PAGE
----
A 17-year-old Troy, Mo., driver has been accused of leading police on a high-speed chase on Highway 79 while high on synthetic marijuana. The teen, who is facing several felony charges in connection with the incident, only stopped driving after a wheel fell off of his 2002 Toyota Corolla. Authorities report that the driver reached speeds of 112 miles per hour during the chase, which ended in the hospitalization of both the driver and a younger passenger.

Authorities report that the young man has been charged with endangering the welfare of a child, recklessly placing another person in danger of physical injury and felonious restraint. Misdemeanor charges of resisting arrest, possessing drug paraphernalia and careless driving have also been added.

Officers say they first began their pursuit of the suspect after they noticed him speeding at 103 miles per hour in a 60 mile-per-hour zone. Police attempted to stop the driver, but he continued to lead them on an extended chase. The young man's passenger had called his mother to tell her goodbye because he feared he would die in a car crash. The driver reportedly crashed into several other vehicles and at least one road sign during the chase, which ended when the wheel fell off his car.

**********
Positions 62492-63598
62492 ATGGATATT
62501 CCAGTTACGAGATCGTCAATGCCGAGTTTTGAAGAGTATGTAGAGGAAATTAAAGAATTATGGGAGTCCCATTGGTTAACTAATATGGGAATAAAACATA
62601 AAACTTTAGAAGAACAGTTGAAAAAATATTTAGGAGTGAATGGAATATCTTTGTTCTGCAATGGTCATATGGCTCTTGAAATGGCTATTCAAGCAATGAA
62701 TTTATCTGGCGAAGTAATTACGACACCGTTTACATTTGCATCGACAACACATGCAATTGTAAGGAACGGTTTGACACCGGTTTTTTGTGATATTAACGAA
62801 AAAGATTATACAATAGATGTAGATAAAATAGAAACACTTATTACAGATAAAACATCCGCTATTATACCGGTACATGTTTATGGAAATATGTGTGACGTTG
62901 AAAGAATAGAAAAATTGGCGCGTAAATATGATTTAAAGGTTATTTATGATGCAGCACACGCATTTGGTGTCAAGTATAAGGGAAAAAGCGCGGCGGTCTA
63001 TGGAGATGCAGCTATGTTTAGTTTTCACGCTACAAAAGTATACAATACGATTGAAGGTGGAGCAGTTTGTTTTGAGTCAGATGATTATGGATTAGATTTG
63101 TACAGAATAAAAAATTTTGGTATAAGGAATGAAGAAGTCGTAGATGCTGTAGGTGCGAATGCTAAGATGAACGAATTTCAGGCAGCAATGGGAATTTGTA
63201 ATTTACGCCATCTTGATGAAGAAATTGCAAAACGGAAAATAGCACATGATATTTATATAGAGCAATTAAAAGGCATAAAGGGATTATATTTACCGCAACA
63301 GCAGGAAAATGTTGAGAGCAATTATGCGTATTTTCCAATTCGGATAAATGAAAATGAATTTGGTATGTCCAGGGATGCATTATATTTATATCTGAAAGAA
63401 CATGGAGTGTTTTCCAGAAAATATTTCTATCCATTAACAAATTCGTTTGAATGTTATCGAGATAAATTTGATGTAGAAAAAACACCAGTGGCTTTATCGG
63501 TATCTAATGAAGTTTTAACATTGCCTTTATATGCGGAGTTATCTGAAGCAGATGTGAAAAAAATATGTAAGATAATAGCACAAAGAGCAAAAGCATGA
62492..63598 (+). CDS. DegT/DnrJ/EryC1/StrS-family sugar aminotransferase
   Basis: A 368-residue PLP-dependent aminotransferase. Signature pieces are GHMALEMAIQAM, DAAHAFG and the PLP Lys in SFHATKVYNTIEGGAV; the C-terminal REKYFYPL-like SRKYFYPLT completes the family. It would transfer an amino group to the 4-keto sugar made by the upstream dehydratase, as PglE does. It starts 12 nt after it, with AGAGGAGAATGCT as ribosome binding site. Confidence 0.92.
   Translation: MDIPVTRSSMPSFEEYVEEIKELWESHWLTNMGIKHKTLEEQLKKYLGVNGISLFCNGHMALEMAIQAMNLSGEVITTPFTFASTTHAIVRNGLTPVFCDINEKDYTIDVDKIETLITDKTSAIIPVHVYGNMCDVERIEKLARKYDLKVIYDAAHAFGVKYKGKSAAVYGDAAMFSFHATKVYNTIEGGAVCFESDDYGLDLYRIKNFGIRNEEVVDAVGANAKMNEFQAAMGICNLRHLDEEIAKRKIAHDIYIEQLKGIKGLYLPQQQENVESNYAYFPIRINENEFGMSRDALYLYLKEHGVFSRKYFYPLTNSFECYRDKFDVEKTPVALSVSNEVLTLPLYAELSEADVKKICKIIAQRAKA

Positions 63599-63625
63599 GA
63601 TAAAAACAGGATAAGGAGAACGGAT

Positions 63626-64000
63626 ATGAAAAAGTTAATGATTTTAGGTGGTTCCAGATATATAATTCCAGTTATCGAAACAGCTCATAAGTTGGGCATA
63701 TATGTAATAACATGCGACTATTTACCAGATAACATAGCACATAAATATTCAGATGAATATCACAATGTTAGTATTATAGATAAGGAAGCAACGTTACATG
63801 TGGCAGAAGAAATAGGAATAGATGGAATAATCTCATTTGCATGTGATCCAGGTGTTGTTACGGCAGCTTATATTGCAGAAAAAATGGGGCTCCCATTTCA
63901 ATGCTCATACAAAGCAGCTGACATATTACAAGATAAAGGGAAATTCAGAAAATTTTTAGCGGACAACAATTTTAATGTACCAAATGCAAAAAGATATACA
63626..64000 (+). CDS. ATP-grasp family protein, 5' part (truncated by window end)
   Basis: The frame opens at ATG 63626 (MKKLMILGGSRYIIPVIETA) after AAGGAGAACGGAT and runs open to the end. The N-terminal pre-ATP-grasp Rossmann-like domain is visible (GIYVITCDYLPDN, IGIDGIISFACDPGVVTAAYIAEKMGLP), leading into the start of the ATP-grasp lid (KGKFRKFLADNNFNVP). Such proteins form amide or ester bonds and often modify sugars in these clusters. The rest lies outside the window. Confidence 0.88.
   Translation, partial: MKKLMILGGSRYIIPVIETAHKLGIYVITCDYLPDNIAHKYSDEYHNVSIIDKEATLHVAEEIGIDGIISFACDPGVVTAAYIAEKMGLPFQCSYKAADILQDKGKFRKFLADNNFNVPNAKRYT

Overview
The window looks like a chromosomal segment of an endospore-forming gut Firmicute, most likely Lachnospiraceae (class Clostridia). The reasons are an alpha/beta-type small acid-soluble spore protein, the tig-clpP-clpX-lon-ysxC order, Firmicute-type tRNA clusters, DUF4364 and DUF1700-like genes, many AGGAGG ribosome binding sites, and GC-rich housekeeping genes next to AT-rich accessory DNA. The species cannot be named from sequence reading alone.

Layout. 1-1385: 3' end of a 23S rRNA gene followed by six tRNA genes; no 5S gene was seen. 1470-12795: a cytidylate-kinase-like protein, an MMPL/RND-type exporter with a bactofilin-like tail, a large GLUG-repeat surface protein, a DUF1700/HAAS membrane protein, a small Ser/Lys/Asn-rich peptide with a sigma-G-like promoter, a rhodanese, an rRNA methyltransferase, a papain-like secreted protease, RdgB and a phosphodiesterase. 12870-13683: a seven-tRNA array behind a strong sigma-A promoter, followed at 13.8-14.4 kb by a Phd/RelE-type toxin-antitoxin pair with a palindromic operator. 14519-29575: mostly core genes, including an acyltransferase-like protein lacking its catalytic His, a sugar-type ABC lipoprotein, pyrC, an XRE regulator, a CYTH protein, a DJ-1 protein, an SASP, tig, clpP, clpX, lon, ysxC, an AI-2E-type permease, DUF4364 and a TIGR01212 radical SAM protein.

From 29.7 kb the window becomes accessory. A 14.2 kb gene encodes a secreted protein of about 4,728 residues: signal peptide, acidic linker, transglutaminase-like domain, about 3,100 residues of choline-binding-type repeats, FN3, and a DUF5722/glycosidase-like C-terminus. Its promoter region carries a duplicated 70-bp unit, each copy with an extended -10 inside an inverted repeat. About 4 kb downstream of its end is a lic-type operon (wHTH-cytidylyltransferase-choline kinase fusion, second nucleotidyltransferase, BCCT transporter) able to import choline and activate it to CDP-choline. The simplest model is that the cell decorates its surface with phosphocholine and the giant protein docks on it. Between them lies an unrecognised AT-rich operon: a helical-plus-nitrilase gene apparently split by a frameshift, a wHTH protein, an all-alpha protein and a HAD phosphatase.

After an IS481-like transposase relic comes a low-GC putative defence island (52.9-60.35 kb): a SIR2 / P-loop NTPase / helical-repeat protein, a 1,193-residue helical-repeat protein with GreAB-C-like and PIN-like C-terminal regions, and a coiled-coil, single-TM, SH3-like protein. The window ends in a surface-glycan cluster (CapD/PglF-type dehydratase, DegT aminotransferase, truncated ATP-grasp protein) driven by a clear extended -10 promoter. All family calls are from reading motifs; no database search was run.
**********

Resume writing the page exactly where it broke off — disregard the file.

The young man told authorities he was not sure why he had chosen to drive so fast, but he did admit to smoking synthetic marijuana before he got behind the wheel. He is being held on a $50,000 bond.

In this case, the young man is still technically a juvenile, so he could be served with a far less serious sentence than an adult who committed the same crimes. In addition, it is arguable that he made the bad decisions because of the drug he smoked; the provider of that drug will thus possibly be sought out by police in connection with this incident. It is possible that the young man will receive rehabilitative treatment instead of hard jail time for his mistakes.

Source: St. Louis Post-Dispatch, "Troy, Mo., teen leads police on 112 mph chase - until rear tire comes off," Susan Weich, Jan. 17, 2013